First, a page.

This brings us back to Stranger Things.  The quality is strong; if the actual content was more specifically and directly related to King, then I'd probably lean toward counting it as a King adaptation, albeit an unofficial one.  I just don't think that Stranger Things is a compelling enough example in terms of the specific content.
Such a thing may yet be on the way, though.  Stranger Things was a big enough hit that you've got to figure somebody else is going to take a crack at doing something similar before long.  That seems inevitable.  Maybe they'll try to make Stephen King a vital part of their mix, too, and if so, then maybe they'll lean on his work much more heavily than the Duffers did.
What I'm saying is this: I'll take it on a case-by-case basis.  I'm not closed off to the possibility of redefining the way I consider these things, but the proof is still in the pudding, and it's up to each specific project to convince me.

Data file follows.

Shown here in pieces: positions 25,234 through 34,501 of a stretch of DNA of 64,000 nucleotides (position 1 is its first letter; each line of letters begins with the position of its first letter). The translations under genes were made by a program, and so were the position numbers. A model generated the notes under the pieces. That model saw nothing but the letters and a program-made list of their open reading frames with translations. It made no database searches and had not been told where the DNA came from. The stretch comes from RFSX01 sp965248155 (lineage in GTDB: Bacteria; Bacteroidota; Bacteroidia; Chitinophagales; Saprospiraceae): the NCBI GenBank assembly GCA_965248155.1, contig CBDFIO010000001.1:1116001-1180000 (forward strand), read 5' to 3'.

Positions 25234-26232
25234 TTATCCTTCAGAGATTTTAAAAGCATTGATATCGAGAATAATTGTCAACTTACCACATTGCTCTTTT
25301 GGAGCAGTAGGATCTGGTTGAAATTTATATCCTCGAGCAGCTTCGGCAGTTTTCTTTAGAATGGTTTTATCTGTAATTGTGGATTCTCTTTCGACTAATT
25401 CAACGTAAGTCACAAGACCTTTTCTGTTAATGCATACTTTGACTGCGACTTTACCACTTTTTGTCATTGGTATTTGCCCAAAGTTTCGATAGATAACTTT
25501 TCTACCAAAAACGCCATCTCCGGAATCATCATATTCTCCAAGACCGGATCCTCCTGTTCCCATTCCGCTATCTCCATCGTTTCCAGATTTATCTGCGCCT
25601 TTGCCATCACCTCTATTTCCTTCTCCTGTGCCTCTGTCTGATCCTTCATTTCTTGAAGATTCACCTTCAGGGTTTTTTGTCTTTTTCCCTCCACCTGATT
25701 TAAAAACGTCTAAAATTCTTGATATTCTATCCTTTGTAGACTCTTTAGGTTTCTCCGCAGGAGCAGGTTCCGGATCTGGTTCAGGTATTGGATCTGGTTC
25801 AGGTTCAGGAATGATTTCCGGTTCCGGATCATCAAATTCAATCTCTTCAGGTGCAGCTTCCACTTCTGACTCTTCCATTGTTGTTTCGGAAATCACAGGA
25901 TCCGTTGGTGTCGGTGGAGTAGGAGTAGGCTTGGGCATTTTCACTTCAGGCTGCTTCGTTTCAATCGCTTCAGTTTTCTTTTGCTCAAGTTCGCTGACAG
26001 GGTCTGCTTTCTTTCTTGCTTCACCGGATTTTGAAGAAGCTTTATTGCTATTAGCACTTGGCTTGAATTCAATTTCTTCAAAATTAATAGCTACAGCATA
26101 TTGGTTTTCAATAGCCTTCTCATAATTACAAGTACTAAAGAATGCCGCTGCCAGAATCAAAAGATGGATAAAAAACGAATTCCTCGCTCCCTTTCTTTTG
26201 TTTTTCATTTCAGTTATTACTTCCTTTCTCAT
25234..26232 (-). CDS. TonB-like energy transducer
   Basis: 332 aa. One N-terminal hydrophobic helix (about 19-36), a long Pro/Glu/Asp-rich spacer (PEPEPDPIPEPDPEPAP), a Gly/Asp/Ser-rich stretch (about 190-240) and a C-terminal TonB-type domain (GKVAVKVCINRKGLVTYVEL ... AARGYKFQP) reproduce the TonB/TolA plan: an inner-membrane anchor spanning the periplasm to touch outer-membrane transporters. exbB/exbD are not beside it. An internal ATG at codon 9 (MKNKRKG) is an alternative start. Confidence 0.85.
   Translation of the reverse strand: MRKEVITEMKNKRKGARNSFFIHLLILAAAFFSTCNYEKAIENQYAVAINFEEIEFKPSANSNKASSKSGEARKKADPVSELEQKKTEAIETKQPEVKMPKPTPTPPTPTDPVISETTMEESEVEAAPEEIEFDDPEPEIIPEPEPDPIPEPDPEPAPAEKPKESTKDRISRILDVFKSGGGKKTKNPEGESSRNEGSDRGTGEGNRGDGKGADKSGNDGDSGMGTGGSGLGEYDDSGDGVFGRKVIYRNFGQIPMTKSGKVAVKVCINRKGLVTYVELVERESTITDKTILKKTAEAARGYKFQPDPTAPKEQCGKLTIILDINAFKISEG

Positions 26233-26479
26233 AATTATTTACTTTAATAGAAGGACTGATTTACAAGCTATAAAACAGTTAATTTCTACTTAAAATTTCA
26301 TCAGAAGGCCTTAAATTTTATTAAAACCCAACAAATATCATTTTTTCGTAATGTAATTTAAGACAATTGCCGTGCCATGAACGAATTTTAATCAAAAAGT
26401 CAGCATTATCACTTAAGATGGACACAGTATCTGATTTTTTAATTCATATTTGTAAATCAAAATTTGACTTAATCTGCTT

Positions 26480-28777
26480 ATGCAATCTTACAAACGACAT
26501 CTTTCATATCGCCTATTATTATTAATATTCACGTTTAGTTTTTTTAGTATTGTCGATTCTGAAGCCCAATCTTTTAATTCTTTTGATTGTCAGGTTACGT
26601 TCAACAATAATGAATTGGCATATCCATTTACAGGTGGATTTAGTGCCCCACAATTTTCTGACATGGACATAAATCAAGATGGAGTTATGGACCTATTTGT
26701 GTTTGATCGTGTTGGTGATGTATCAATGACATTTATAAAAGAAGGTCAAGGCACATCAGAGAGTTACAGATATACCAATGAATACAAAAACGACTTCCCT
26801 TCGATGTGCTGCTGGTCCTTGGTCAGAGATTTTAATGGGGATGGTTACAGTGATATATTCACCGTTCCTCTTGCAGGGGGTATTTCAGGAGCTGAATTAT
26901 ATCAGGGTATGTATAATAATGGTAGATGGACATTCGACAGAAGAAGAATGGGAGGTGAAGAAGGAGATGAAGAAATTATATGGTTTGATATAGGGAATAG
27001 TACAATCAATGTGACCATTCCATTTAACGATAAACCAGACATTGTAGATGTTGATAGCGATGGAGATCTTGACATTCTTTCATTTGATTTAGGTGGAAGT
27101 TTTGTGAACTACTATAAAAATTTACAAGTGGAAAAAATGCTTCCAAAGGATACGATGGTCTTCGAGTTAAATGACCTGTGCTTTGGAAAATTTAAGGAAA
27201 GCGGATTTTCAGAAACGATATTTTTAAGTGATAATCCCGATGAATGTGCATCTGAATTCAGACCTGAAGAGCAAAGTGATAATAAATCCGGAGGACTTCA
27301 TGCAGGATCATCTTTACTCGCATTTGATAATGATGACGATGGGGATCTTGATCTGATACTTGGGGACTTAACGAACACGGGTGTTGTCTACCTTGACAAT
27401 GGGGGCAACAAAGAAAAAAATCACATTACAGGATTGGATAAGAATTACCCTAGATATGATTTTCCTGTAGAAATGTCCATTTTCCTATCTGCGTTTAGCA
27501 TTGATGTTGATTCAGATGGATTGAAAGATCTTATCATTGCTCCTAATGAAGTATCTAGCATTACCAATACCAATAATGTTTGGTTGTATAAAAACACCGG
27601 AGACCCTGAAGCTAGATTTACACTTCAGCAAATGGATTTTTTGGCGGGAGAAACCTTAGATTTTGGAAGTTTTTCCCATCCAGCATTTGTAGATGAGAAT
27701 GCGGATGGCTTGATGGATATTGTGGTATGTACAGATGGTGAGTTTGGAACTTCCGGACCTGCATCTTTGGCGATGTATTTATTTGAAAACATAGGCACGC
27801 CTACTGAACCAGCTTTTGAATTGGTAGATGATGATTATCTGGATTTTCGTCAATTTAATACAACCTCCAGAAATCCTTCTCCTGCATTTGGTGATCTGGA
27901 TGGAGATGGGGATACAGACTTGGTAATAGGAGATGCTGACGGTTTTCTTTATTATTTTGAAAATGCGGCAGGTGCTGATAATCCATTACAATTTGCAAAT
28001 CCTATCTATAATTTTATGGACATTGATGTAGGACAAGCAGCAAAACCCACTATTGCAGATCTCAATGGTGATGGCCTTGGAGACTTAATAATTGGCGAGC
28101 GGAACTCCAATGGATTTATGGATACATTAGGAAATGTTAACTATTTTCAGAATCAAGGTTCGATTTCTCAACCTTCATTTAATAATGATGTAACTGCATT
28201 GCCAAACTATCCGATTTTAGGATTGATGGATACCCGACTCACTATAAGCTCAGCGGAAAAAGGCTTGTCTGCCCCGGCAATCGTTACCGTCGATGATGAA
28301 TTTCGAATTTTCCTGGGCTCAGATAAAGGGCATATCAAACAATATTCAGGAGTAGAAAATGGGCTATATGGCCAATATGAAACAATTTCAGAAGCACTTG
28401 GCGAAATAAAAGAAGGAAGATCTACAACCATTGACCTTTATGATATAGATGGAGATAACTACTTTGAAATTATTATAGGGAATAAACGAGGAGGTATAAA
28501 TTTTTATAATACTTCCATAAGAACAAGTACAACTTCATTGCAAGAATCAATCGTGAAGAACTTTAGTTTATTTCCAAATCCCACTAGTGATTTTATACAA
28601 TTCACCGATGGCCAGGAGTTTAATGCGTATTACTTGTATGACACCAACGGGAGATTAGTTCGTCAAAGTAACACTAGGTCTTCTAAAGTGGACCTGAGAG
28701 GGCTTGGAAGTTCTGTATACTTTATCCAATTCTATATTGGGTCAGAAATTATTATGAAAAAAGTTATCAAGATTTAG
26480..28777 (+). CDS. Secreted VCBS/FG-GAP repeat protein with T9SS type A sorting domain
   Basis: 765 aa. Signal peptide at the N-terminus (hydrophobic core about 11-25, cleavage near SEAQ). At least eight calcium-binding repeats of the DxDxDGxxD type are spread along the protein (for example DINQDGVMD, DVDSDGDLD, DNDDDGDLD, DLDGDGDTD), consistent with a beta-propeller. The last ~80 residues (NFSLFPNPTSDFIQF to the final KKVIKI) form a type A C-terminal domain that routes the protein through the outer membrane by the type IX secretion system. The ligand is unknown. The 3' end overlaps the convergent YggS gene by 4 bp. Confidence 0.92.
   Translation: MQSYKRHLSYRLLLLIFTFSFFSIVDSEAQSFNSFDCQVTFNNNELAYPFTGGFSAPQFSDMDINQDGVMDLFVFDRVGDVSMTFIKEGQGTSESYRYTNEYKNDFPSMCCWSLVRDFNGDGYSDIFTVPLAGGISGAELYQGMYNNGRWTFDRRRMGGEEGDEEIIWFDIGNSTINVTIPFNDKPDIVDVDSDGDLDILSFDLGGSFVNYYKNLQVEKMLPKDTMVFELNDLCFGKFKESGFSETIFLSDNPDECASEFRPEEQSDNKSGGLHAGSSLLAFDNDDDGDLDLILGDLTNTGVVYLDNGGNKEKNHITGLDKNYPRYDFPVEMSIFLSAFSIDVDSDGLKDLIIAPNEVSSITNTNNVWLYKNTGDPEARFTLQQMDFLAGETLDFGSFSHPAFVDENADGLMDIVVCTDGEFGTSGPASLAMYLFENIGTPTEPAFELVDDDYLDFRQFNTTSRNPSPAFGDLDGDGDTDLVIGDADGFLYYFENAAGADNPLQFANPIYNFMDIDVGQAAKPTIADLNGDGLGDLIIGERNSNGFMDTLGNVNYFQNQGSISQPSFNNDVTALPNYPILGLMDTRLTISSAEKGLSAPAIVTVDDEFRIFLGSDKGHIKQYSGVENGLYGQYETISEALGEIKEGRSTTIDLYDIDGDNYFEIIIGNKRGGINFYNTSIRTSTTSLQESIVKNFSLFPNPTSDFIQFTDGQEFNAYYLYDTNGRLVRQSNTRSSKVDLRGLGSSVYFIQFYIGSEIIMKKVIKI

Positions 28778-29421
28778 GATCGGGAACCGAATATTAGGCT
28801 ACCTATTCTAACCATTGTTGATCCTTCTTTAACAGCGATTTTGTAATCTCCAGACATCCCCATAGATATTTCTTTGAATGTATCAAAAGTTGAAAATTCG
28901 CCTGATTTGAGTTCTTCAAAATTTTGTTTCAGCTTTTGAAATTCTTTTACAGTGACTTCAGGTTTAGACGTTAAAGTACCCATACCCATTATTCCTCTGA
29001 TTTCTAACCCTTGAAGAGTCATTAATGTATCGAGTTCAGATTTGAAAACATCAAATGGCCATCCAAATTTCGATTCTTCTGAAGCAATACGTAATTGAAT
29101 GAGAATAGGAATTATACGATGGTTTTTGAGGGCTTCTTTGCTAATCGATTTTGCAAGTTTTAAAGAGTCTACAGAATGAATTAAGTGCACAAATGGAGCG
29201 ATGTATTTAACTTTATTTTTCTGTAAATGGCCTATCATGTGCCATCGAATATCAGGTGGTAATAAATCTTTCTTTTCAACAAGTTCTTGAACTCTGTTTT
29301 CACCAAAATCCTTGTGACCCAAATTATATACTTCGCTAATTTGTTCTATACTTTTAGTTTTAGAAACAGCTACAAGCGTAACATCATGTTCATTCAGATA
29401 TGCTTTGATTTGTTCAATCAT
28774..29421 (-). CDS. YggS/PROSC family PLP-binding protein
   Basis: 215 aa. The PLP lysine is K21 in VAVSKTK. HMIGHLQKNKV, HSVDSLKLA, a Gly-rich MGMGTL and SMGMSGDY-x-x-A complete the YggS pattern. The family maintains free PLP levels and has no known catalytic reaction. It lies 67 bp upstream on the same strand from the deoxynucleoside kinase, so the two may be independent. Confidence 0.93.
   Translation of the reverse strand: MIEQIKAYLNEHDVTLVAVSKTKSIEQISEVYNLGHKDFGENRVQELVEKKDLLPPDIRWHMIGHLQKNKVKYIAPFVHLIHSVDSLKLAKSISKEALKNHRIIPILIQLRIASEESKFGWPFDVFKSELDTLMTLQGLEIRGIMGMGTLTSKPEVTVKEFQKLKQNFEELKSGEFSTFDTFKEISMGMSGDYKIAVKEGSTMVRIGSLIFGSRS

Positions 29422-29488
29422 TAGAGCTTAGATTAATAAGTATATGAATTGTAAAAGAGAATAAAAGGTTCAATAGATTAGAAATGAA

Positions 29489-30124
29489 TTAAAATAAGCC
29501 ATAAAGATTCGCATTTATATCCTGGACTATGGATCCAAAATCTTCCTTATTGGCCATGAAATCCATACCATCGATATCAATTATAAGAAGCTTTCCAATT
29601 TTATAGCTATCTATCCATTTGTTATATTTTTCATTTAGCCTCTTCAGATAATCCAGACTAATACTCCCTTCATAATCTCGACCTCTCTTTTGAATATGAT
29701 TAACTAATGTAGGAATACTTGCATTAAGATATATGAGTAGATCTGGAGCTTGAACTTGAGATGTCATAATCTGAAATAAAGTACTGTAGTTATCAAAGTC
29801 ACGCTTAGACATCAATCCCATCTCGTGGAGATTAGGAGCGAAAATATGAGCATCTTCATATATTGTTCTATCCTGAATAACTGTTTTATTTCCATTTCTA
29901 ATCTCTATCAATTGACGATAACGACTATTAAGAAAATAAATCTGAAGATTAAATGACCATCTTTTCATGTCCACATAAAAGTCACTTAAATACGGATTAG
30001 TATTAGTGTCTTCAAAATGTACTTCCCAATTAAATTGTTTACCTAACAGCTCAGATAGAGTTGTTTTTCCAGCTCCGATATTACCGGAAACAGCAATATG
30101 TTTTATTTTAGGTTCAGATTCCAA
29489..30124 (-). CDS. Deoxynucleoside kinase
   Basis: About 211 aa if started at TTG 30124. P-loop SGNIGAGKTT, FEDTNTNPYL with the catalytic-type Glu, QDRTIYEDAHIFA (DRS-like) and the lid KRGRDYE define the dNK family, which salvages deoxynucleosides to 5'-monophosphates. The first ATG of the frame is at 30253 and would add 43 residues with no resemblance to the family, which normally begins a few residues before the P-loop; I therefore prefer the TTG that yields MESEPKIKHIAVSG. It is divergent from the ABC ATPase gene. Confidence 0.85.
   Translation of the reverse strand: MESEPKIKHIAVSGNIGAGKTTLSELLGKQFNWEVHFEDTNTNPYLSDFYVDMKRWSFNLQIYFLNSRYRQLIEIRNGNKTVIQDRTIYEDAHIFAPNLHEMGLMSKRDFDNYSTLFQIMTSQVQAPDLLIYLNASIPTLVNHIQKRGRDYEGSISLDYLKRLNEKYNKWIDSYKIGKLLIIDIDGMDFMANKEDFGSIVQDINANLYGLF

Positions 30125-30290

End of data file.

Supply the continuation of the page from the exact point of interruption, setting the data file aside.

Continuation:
I don't see that ever changing.
Anyways, now that we've hashed that out, let's return to looking at Stranger Things itself.  I've got a bunch more screencaps and notes from my rewatch, and I see no point in letting them go to waste.  I'm not going to do a full episode-by-episode review, but I think it would be worthwhile to step episode-by-episode through what I've got left, and spend a little more time in this world.

"The Vanishing of Will Byers" is a sort of stilted title, but I like it, for reasons I can't quite figure out.  The episode chapter could have been titled differently, something like "Will Byers Vanishes," or "The Disappearance of Will Byers."  I like what they went with, though.